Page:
Good Omens

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I’ve just worked my way through the new TV adaptation of Terry Pratchett and Nail Gaimans’ Good Omens, and on the whole, I thought it was pretty darn good.

I must confess, I’ve never been a huge Neil Gaiman fan. I always enjoyed his comics far more than his novels, although I can safely say I’ve read most, if not all, of Sir Terry’s books at least twice.

As soon as I heard they were making the show, I re-read the book, having not read it since it was first published. I’ve always felt what makes Good Omens what it is, isn’t the story, which is fun but structurally all over the shot, but the fact that it’s the collaborative effort of Terry Pratchett and Neil Gaiman, which trumps the weaknesses of the story every time.

In much the same way, the TV show makes up for the stories weaknesses by being far more about Michael Sheen and David Tennant, who really bring Aziraphale and Crowley to life, (although that’s not to take away from the other excellent casting choices).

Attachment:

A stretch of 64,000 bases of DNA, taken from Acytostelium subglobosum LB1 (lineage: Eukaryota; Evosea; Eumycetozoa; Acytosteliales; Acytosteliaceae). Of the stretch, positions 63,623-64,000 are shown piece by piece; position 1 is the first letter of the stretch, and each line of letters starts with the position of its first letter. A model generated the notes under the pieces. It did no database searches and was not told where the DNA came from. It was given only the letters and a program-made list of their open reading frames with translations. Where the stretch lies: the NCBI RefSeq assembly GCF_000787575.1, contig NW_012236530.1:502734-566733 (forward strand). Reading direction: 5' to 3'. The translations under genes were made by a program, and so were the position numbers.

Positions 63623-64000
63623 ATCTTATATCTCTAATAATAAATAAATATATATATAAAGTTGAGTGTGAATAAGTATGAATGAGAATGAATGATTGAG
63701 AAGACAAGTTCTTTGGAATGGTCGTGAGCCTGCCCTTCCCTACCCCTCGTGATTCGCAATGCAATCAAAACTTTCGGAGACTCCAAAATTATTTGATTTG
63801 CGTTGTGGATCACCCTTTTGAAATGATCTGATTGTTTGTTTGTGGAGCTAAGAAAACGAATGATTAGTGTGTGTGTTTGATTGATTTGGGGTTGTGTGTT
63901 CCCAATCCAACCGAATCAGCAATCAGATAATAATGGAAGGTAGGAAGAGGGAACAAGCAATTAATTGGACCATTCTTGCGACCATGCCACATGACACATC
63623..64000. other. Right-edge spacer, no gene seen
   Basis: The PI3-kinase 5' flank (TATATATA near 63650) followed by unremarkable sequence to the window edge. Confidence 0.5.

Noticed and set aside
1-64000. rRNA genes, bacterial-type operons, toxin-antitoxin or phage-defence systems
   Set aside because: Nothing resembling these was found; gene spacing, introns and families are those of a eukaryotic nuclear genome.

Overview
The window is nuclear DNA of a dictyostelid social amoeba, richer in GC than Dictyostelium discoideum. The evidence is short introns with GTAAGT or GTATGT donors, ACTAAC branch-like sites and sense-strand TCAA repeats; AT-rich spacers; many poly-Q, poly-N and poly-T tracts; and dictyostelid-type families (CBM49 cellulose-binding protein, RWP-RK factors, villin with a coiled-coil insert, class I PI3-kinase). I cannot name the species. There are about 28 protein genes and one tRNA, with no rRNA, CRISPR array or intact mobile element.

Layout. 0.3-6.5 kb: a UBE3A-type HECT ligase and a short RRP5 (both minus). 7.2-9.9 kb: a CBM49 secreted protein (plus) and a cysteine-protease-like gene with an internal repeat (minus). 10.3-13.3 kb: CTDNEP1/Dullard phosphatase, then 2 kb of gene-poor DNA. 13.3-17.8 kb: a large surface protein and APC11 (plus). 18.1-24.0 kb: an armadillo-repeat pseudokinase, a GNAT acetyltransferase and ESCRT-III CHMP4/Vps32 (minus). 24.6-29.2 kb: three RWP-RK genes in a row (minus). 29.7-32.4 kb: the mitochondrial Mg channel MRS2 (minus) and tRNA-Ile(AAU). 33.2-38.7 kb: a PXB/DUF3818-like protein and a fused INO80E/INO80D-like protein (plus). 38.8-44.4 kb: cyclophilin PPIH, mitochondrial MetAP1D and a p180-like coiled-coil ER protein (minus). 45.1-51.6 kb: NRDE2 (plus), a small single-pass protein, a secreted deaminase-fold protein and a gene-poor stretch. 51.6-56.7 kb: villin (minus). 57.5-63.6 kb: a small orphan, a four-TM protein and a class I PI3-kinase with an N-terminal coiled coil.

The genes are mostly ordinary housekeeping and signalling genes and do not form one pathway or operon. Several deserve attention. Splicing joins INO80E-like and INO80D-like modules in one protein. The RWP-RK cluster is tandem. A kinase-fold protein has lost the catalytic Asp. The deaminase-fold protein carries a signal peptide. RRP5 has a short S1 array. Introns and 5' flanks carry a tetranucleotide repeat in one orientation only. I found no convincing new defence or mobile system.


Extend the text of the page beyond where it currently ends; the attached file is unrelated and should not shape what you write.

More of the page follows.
My big beef with the story (insofar as the novel is concerned) is that there too many characters and plot ideas that pop up in a fairly continuous stream, with little or no editorial control. This is obviously a result of the authors’ collaborative effort – apparently their chief aim was to make each other laugh – and the book gets away with it because of that.

It does annoy me slightly when people do adaptations of books into TV shows and they take so much license with it that it almost becomes unrecognisable from the original text (some of Philip K. Dick’s adaptations spring to mind). I understand why this is, and in the case of Good Omens I thought this would have been the perfect opportunity to go back and really shake the structure of the story up a bit and improve it.

Instead, Neil Gaiman’s screenplay is a very faithful replica of the book, which means that it takes almost all of the the first two episodes before we’ve met all the key players.

Aside from that, though, it’s all very well done. The FX are great, the main theme tune stupidly catchy, the acting pretty much spot on all round (I did worry from the trailer that Tennant would chew the set up a bit too much, but luckily that was just a side effect of the trailer editing).

So do check it out, if you get the chance. Even if you’re not a big fantasy fan, Sheen and Tennant will keep you more than enthralled.

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